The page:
HELP FOR LGBTIQ* ORGANISATIONS To support LGBTIQ* in Ukraine we have helped set up the Alliance Queer Emergency Aid Ukraine, in which around 40 German LGBTIQ* Human Rights organisations are involved. All these groups have access to very different Human Rights organisations in Ukraine and use funds for urgently needed care or evacuation of queer people. Every donation helps and is used 100 percent to benefit queer people in Ukraine. Donate here

Questions? www.MunichKyivQueer.org/donations

Petro Zherukha, a 27-year-old cisgender bisexual soldier, shares his journey amidst the chaos of war. Despite the dangers, Petro bravely confronts his identity, proudly displaying an LGBTIQ* chevron on his uniform to challenge discrimination and seek acceptance within the ranks. His story exemplifies resilience in the face of adversity. Our columnist Iryna Hanenkova has put down his story.

From the first days of the invasion, I joined the military. At these critical moments, everything seemed to lose its meaning, except for victory, which was directly associated with the future. For a moment, there was a feeling that there would be no future because we and our memories were being slaughtered. But it turned out that love for everything and faith were and will be stronger than any fear of death.

In the army, I serve in the supply unit and deal with everything related to transport. My military unit entered the front line quickly, so every second of doubt or lack of knowledge could become the end of us. Our logistics team worked almost around the clock. We debated whether to take cover during alarms or the sounds of explosions. We decided that we would work until the very last. If a missile hits the building where we work and we die, then so be it. And if not – it will explode somewhere nearby, then there is nothing to worry about, and therefore, all the more to continue our work. We could not afford any delays at work because it directly affected the provision for our fighters in positions.

My coming out was not related to the army, although I felt a direct threat to my life because the army was not the safest environment for me or anyone in general. My friend, who was directly involved in the creation of the draft law on registered partnerships, inspired me. The military system, on the contrary, systematically oppressed me.

Serving in the army is a quite challenging task. If you serve faithfully, that is. We wanted to strive to be good soldiers and dedicated all our energy, comfort, principles, personal space, funds, skills, knowledge, and even some fundamental human rights just to bring victory closer to us. We knew this system would never thank us so we accepted the fact that we would be anonymous benefactors, giving it everything we had to win this war.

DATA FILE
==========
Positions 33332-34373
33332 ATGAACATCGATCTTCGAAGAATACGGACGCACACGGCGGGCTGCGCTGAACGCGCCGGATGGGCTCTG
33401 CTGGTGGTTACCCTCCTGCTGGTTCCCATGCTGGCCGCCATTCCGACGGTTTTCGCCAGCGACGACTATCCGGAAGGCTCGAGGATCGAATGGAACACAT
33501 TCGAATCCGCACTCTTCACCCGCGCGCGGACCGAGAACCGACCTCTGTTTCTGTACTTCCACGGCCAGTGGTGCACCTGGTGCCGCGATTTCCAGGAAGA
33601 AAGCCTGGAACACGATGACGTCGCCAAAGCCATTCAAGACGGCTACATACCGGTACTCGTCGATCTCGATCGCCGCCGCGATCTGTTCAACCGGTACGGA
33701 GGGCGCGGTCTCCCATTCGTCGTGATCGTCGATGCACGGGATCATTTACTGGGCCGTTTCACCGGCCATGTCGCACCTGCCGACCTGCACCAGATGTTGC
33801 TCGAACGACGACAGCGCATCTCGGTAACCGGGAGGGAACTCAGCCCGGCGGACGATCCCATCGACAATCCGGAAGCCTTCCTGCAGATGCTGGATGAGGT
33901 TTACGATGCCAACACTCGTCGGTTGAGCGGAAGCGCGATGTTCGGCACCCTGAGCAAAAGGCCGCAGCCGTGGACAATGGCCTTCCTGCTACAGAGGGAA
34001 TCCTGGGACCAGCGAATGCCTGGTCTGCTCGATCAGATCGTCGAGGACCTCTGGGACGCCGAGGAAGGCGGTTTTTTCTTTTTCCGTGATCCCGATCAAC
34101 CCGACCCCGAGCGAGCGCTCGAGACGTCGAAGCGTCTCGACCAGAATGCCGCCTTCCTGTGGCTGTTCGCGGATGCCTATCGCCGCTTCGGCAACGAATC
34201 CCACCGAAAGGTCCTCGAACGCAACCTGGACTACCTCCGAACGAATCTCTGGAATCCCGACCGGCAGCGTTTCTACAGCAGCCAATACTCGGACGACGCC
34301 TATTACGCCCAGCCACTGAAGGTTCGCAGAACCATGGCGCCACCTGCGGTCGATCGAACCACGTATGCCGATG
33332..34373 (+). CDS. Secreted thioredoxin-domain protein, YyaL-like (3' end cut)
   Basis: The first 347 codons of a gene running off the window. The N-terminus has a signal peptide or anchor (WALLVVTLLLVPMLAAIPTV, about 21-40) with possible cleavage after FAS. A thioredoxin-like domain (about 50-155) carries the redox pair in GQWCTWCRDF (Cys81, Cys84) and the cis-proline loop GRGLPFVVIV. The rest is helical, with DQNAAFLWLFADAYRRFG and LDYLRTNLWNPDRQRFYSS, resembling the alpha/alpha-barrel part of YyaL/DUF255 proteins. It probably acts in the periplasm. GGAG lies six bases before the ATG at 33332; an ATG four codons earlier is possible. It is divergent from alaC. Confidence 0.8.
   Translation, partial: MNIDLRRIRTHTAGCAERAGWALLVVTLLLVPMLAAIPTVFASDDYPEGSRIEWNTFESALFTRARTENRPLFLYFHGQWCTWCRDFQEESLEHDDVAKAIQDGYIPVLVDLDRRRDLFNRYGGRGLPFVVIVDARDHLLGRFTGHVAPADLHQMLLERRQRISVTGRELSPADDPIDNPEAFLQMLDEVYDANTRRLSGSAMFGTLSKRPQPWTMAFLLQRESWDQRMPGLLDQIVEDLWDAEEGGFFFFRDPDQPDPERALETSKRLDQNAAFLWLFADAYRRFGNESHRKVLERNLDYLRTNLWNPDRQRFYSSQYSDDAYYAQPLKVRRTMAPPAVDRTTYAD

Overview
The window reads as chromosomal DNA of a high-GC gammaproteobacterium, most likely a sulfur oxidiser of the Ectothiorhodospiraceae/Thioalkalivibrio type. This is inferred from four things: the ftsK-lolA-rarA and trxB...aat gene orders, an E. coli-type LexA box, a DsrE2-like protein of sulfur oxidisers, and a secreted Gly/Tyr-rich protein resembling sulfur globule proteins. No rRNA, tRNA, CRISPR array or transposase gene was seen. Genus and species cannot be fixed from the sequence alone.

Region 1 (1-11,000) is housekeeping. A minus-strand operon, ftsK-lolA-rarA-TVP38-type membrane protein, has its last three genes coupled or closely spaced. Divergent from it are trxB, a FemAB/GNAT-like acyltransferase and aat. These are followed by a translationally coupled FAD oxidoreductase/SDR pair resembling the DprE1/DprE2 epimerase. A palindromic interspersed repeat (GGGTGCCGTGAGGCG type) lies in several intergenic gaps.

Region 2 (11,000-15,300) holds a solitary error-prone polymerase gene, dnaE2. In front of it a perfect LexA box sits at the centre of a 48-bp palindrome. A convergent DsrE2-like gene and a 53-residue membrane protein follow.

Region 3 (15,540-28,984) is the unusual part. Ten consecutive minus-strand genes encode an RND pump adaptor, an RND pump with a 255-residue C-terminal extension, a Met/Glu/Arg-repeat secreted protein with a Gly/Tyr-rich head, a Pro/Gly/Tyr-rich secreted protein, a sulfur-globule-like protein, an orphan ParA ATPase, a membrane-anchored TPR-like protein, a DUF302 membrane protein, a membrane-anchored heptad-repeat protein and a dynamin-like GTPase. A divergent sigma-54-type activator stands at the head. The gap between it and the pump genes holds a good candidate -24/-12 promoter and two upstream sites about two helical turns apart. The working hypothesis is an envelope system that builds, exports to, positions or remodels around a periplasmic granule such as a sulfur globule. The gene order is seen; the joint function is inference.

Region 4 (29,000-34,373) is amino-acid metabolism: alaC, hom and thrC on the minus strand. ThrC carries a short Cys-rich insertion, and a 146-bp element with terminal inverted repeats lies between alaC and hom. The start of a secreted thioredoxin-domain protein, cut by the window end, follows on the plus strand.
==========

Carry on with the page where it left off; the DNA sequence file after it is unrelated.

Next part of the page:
I fought and still fight against the military system for my personality and my identity. I saw people lose parts of themselves, and their personalities, both in the army and at the front. I noticed that I also felt different and lost something of who I was before the army.

When I shared with my friends the idea that I might want to come out only to our group – they rejected me. I’m sure that’s because of the fear of the unknown. After the victory – they said, “not in time” – a golden saying that, sort to speak, so clearly describes the diagnosis of our society: to decide to postpone the desire to be happy right now. And I obeyed.

But when I found out about everything that my friend did for me and people like me in the army, I decided not to suppress my personality anymore, to stop being afraid of reactions, and openly talk about discrimination if it happens. And I opened up, perhaps, among the most conservative people and in the most dangerous conditions imaginable. As you understand, this happened in a war zone between brothers and sisters who have been fighting for more than a year; who are tired, exhausted, wounded, lost, and with weapons in their hands. My superiors were afraid that I might get shot. I didn’t believe it.

When I attached a chevron with an LGBTIQ* flag to my uniform, I was regularly “advised” to take it off, and I believe that someone was simply afraid of aggression towards me. Someone was uncomfortable, someone discriminated against me passively, and someone thought that I was discriminating against them.

However, I accepted it – I am uncomfortable for many, incomprehensible, new for perception, so it takes more effort to accept me. That’s why I serve with an LGBTIQ* chevron so that my military accepts me for who I am and forms boundaries and relationships with the real me. I want to brag about the fact that I am successful in this and feel that in this way I choose to strive to be happy right now.

This is how you can donate


INDIVIDUAL HELP Munich Kyiv Queer has its own fundraising campaign via https://www.paypal.me/ConradBreyer to support queer people in Ukraine who are in need or on the run. Why? Because not all LGBTIQ* are organised in the local LGBTIQ*-groups. This help is direct, fast and free of charge if you choose the option “For friends and family” on PayPal. If you don’t have PayPal, you can alternatively send money to the private account of Conrad Breyer, speaker of Munich Kyiv Queer, IBAN: DE427015000021121454.

All requests from the community are meticulously checked in cooperation with our partner organisations in Ukraine. If they can help themselves, they take over. If the demands for help exceed their (financial and/or material) possibilities, we will step in.